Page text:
Title: The Wages of Whiteness: Race and the Making of the American Working Class
Author: David Roediger
Year: 1991
Categories: Whiteness Studies, Labor, Class, Antebellum, Wages
Place: Industrial North (mainly)
Time Period: 1800-1865

Argument Synopsis
David Roediger borrows W.E.B. Du Bois's conception of the "wages of whiteness" from Black Reconstruction to argue that between 1800 and 1865 a working class consciousness developed that rested on a foundation of race (not just class). Roediger works in a particular strand of Marxism (similar to E.P. Thompson) that emphasizes consciousness and identity rather than a more materialist conception of where historical actors fit within modes of production. Roediger grants agency to white workers by demonstrating how they actively shaped themselves as not only working class, but white and non-slaves. Before the Revolution, this coupling of race and worker independence was largely absent. It was only with the onset of republicanism and its emphasis on independence that white workers began to posit themselves in relation contrast to black slaves. This took place mainly through the use of language, as whites tried to distance themselves from any comparisons to slaves. "Hireling" became decoupled from "slave", just as "boss" rose as a replacement for the word "master," and "freeman" grows in popularity as a particularly resonant identity that specifically excluded free blacks. Similarly, white laborers in the 1830s and 1840s move away from "wage slavery" to talk about "white slavery" as a way to distinguish selves from blacks and often implicitly support the slave system - although this shifts by 1850s towards a more antislavery oppositional language of free labor. Roediger modifies the idea of "herrenvolk democracy" to "herrenvolk republicanism" in describing how blacks were not just seen as non-citizens, but actively as anti-citizens, and a danger to republicanism.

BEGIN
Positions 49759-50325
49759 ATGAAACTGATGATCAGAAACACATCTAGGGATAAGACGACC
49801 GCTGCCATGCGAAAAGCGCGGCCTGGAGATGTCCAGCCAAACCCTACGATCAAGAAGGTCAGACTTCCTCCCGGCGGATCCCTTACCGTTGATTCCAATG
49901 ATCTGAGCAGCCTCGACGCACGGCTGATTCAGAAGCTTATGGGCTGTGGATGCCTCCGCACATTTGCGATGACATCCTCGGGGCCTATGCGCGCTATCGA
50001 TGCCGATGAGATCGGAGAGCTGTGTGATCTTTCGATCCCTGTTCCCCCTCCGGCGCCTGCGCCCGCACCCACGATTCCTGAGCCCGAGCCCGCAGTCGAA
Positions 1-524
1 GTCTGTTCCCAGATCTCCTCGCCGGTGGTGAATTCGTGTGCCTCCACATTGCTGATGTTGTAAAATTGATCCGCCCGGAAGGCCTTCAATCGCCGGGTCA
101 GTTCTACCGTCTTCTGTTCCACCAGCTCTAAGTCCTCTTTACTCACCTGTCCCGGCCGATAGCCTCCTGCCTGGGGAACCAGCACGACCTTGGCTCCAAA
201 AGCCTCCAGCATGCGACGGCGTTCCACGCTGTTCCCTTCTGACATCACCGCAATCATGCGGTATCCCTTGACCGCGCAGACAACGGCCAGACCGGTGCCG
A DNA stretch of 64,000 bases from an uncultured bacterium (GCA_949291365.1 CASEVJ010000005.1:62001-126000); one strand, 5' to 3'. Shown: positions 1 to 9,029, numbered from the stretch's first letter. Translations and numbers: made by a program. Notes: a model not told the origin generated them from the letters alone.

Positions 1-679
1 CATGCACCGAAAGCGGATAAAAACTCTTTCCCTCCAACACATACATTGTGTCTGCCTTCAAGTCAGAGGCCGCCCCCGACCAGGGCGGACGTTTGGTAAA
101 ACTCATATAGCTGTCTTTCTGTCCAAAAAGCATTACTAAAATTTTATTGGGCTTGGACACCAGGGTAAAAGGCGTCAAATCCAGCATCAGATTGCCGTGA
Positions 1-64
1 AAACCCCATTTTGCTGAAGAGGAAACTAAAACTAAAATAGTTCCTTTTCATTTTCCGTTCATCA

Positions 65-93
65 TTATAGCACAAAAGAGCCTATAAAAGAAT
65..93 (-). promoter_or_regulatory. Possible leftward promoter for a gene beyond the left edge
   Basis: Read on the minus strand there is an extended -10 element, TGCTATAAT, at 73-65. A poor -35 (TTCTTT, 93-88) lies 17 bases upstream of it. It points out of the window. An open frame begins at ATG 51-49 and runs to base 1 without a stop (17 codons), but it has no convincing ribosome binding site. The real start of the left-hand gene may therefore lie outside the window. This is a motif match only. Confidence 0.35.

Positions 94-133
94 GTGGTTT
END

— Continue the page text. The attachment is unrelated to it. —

Roediger also argues that during this process whites faced the wrenching changes of an industrializing society imposing a new form of capitalist work-discipline (borrowed from Herbert Gutman). As a way of coping with these changes, whites envision blacks as the symbol of their own preindustrial and hedonistic past that they both scorned and longed for. This went hand in hand with the rising popularity of minstrel shows, which allowed whites to highlight their own whiteness while simultaneously allowing them to temporarily escape into their own preindustrial past. Finally, Roediger charts how the Irish were faced with immense discrimination upon immigration, but instead of that resulting in solidarity with blacks, resulted in their aggressive use of blacks a springboard to assert their own whiteness. This crystallized through their participation in the Democratic party, which helped to paper over ethnic divisions between white northerners in favor of a more universal whiteness.

Key Themes and Concepts
- Centrality of LANGUAGE to study whiteness
- Whiteness confers advantages for white laborers as pacification for their exploitation as workers

Creative Commons License
U.S. History Qualifying Exams: Book Summaries by Cameron Blevins is licensed under a Creative Commons Attribution-NonCommercial-ShareAlike 3.0 Unported License.